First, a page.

I don’t think this question has been answered well yet in economics, and I’m not sure established theory has a ready answer.
To make it short: I believe the most direct reason why companies contribute to open source projects is to lower their cost of consumption of that very project. Specifically, contributing to a project builds competence in that project, and employing committers builds additional foresight and influence. General compentence makes the company use the software more effectively, avoiding costly bugs and rework. Foresight and influence helps the company avoid misalignment of their products with the evolving open source software they depend on. Such misalignment can also lead to costly rework and missed market opportunities.
I’m not aware of any RoI model that helps an engineering manager determine how much to contribute to achieve how much lower consumption costs and risks. Because of the step function from contributor to committer status for the involved employees, the investment return is not a linear function, that much we can say. The rest remains imperfect science for now.
Continue reading “Why companies don’t always freeride on open source projects”
A friend’s post alerted me to the potential overreach of copyright and commercial law when it comes to the human body. The particular post was about tattoo artists who tried to make money of sport professionals who had integrated the tattoos into their professional persona: The company who had bought the tattoo artists’ designs claims that the copyright to the art extends to the performances of professionals showing the art. Hence they wanted money for any performance, here as part of the professionals appearing in video games.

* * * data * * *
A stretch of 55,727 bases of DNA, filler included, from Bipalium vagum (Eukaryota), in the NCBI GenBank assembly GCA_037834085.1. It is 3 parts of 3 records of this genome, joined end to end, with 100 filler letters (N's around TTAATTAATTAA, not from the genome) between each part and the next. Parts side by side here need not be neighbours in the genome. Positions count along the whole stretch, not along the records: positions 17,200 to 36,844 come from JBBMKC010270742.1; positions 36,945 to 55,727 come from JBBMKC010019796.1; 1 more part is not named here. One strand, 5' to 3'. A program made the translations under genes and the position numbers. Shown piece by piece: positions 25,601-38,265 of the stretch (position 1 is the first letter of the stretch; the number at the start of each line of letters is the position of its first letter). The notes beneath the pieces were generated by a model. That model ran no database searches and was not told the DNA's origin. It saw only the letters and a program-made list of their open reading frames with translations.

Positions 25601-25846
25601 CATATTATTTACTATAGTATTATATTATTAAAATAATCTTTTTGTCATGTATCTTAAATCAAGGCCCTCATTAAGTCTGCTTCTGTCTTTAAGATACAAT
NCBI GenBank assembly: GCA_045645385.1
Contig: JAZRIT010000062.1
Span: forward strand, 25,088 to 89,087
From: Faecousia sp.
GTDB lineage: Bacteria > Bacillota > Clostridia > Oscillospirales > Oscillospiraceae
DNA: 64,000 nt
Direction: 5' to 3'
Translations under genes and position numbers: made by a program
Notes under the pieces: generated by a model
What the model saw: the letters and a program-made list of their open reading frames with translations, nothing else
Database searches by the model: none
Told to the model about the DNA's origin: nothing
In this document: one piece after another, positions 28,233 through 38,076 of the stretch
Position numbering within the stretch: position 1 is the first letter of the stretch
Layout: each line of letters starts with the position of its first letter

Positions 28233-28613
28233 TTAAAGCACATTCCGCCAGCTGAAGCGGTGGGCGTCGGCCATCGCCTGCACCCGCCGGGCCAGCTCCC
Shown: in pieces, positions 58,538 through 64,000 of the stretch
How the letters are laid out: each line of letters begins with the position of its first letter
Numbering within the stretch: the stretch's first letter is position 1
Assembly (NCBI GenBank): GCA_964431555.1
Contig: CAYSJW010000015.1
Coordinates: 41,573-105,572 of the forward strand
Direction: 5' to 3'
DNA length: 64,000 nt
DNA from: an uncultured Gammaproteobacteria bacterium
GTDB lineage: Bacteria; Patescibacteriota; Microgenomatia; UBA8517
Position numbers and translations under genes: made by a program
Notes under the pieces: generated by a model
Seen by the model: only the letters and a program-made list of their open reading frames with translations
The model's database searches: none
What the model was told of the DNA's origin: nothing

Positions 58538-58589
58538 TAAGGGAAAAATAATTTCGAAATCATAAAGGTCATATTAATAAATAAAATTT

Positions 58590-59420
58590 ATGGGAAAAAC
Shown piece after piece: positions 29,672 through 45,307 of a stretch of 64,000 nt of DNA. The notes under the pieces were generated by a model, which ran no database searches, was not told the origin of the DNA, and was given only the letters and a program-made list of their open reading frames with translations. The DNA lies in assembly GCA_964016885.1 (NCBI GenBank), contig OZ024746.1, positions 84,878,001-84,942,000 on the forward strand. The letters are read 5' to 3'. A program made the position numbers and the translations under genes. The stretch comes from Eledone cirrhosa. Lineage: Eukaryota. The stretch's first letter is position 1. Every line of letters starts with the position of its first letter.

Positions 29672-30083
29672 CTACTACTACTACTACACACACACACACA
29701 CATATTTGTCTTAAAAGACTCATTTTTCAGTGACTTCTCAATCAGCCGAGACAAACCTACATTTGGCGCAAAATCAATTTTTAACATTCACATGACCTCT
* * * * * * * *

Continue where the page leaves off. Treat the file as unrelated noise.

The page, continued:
It is easy to extend this to high-tech. The consequences could be dire, if the enhanced human body would become subject to overreaching intellectual property rights held by companies. Imagine a pacemaker for your heart that has only been licensed to you and you lack the necessary data and rights to make it work over time. I’m sure some company will come up with a pacemaker that needs to get a license key every year or so from the company’s license server. Would the company let the person die, if he or she fails to pay the annual license fee? In case you wonder whether anyone would accept such a pacemaker into their heart (pun intended): Just imagine being poor enough to not be able to pay for the medical procedure. Or imagine requiring a particularly innovative pacemaker function that only this one manufacturer offers and you can’t pay for the perpetual license.
If this seems far-fetched, you should note that this is already happening in other contexts. For example, John Deere, a leading manufacturer of tractors and other farming equipment is only leasing its tractors and the software to farmers. John Deere argues that farmers don’t own the tractor and its data any longer, John Deere remains the owner. As a consequence, all data from the farmers’ tractors is planned to end up in John Deere data centers and farmers who don’t keep paying might be cut of their equipment and its data.
The Internet and interconnectedness is making it happen. It is indeed time to clarify ownership and limits of ownership, in particular when it comes to the human body and its rights. Indeed an interesting time for lawyers (and everyone else).